Recent Victory – Prison Phone Justice Bill!

A bill was recently signed into law, HB6200: The Family Connections Bill, that will cut in half the cost of phone calls from Illinois prisons. Under the measure, prison phone call rates will be cut in half, or a maximum of 7 cents per minute, starting January 1, 2018. For years, Securus, one of the two largest prison phone providers, has profited from overcharging those incarcerated and their families. As part of the contract, IDOC makes $12 million annually in “commissions,” or kickbacks to the state, which is the highest in the nation. This bill will stop prison profiteers from picking the pockets of poor families. If you know someone on the inside who would like to share their story of paying the high cost of prison phone calls, have them contact: Illinois Campaign for Prison Phone Justice, Urbana-Champaign Independent Media Center, 202 S. Broadway, Urbana, IL 61801.

#NoDAPL (No Dakota Access Pipeline)

Open Letter of Solidarity with Standing Rock and Everyone Resisting the Dakota Access Pipeline – 7.14.16

Today, on this global day of action against the Dakota Access Pipeline, Black & Pink Chicago shares this letter of solidarity with the Standing Rock Sioux Tribe and all people in the struggle to save our water. Water is life. Our work towards abolition requires us to ensure that all people have their basic needs met: housing, food, air, water. The Dakota Access Pipeline stands in the way of our vision of a world without police and prisons, a world that values life over profit.

Time and again, we have seen that prisoners are often the last to get access to clean water under disaster capitalism. We saw it after Hurricane Katrina and Hurricane Sandy and so many other “natural” disasters. We saw it in Illinois a couple months ago after Gov. Rauner’s refusal to pass a budget in Illinois left some counties with exorbitant water bills and threatening to cut water off to thousands of people locked in state prisons. This pipeline is a threat to hundreds of our Black & Pink family, thousands of other incarcerated people, and millions of non-incarcerated people in its path.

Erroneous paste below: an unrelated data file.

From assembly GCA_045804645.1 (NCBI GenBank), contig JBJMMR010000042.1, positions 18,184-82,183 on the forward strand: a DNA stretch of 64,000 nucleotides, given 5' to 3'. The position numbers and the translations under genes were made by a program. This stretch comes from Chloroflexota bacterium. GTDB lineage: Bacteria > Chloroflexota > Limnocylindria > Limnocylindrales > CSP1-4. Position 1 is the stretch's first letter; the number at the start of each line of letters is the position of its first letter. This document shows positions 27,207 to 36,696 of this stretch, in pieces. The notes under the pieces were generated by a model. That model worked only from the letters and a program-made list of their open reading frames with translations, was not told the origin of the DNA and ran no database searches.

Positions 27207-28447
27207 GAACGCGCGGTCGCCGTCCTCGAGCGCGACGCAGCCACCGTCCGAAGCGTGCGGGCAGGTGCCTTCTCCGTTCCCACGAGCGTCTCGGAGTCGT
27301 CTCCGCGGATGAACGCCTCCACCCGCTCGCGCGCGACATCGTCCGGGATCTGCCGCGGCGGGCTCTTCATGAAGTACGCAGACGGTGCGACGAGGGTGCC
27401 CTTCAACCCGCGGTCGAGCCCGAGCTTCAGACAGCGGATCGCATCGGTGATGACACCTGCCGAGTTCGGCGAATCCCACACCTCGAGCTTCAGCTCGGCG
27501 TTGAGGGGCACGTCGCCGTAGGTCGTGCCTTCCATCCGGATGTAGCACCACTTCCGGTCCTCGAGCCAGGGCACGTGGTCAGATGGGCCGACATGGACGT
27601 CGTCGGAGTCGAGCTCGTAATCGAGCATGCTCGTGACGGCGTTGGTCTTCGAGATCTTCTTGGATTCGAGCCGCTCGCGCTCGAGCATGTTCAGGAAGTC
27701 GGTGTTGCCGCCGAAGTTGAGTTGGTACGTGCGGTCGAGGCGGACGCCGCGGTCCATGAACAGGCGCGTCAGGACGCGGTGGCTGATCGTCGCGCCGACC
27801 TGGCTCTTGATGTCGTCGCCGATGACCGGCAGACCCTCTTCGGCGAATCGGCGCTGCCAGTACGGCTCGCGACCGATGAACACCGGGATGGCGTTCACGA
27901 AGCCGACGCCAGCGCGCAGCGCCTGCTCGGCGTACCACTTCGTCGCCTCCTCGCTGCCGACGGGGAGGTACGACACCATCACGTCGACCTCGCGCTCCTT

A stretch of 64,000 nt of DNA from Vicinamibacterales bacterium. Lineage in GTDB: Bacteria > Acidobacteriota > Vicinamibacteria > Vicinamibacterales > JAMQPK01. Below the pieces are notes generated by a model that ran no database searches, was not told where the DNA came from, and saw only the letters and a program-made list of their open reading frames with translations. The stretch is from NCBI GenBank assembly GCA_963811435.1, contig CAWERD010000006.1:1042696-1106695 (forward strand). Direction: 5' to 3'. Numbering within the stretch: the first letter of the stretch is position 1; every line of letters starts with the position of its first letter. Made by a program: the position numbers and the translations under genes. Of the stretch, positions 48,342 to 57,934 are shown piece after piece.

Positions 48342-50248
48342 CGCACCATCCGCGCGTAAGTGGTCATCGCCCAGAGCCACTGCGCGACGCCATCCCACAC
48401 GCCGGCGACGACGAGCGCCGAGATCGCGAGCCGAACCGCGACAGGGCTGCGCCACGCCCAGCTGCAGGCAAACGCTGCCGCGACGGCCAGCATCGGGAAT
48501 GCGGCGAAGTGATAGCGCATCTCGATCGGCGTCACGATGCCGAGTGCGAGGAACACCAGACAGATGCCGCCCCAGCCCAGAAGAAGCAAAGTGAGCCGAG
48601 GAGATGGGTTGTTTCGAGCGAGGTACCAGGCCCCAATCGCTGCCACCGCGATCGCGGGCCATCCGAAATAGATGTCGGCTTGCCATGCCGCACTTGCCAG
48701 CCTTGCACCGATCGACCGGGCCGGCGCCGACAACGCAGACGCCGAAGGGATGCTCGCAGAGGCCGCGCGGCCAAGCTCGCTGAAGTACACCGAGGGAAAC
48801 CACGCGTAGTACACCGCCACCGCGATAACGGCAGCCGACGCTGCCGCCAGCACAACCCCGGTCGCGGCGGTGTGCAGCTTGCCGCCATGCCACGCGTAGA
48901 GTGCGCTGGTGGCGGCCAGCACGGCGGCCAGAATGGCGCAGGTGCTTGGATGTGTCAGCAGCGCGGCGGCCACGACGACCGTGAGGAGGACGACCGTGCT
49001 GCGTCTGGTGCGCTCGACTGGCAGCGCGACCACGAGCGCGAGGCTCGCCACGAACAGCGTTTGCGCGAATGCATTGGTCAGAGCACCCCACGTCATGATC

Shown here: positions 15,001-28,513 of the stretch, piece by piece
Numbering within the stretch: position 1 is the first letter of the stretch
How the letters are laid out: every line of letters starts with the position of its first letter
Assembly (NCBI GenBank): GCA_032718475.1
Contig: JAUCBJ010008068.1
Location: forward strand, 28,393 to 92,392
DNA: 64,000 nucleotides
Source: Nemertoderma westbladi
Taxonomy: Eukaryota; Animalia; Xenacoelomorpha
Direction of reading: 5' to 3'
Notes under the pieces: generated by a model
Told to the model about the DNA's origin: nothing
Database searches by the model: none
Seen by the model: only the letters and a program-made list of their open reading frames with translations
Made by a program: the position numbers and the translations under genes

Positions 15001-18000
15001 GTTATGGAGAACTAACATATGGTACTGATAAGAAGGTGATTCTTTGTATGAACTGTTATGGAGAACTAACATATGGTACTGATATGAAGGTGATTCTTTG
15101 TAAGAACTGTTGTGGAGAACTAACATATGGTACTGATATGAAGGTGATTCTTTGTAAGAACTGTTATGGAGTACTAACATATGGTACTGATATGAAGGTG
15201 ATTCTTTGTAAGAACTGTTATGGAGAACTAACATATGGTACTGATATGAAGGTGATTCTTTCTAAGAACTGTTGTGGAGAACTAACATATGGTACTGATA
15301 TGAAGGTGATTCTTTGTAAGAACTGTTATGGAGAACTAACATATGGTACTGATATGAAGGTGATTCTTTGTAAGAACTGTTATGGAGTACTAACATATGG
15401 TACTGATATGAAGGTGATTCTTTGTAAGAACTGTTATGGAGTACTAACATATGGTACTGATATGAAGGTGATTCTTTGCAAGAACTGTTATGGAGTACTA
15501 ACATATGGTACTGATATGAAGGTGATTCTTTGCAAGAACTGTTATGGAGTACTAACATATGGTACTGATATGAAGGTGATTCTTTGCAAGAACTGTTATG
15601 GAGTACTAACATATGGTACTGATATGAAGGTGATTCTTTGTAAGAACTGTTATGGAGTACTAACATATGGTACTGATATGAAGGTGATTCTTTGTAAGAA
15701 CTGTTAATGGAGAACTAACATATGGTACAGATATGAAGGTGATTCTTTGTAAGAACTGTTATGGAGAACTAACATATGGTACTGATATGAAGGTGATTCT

In addition to the environmental destruction this pipeline will create, we abhor the militarized violence that water protectors have faced while resisting its construction. In North Dakota, security guards working for the pipeline company have attacked indigenous water protectors with dogs and pepper spray. We must resist the ongoing genocide of native peoples through toxic polluting and theft of sacred lands, as well as the brutalization and incarceration of those who resist. May enough of us be enraged and moved to action by this to stop state and corporate violence, to stop this pipeline, and to disarm the police. No to the Dakota Access Pipeline. Not at Sacred Stone. Not in Illinois. Not anywhere.

Free Bresha Meadows (Taken from FreeBresha.wordpress.com)

Bresha Meadows is a child survivor of domestic violence who just turned 15 while incarcerated at the Trumbull County Juvenile Detention Center. Bresha is charged with aggravated murder for defending herself, and her family from a father who had a long history of abusing them. We demand that the Trumbull County Prosecutor’s office drop all charges against Bresha Meadows and release her immediately. Like Bresha, an estimated 15.5 million children in the U.S. are exposed to domestic violence each year. Girls and women incarcerated for actions taken in self-defense are disproportionately Black. 84% of girls incarcerated in the US experience family-based violence prior to being criminalized. Three women are killed per day in the US by a current or former partner, and 75% of these women are killed within hours, days or weeks after attempting to escape the abuse. Bresha’s father was also five times more likely to kill his victims because he owned a gun. Criminalizing Bresha in this context sends a harmful message to survivors and their children—that even in the most desperate of situations, they will be punished instead of helped.  

Open Letters Project: Bresha Meadows is still in jail. It’s likely that she’ll be in jail until at least 10/6 which is the date of her next hearing. That means that she will have spent over 70 days in a cell for defending herself and her family against he abusive father.  It’s terrible. We invite those of you who would like to help to please join the “Open Letter to Dennis Watkins” project. Dennis Watkins is the prosecutor who has the discretion to decide to drop charges against Bresha and to release her.  The organizers hope to publish at least one open letter a day on their site.

Letters can be anonymous but they’d have more impact if they are signed and if you’d be willing to include the state you live in. Elements of a good letter: 1. Explain why you think that Bresha should be free. 2. Do you have a personal story about domestic violence and its impact(s) that you would be willing to publicly share. 3. Include information about the impact(s) of detention and incarceration on children.4. Make it personal.

If you want to participate, send us a letter to us at Black & Pink Chicago / c/o Bresha Open Letter / PO Box 577942 / Chicago, IL 60657 by September 25 or sooner. Together we will help to #FreeBresha. **We cannot promise all letters will be published, and there is no compensation for participating.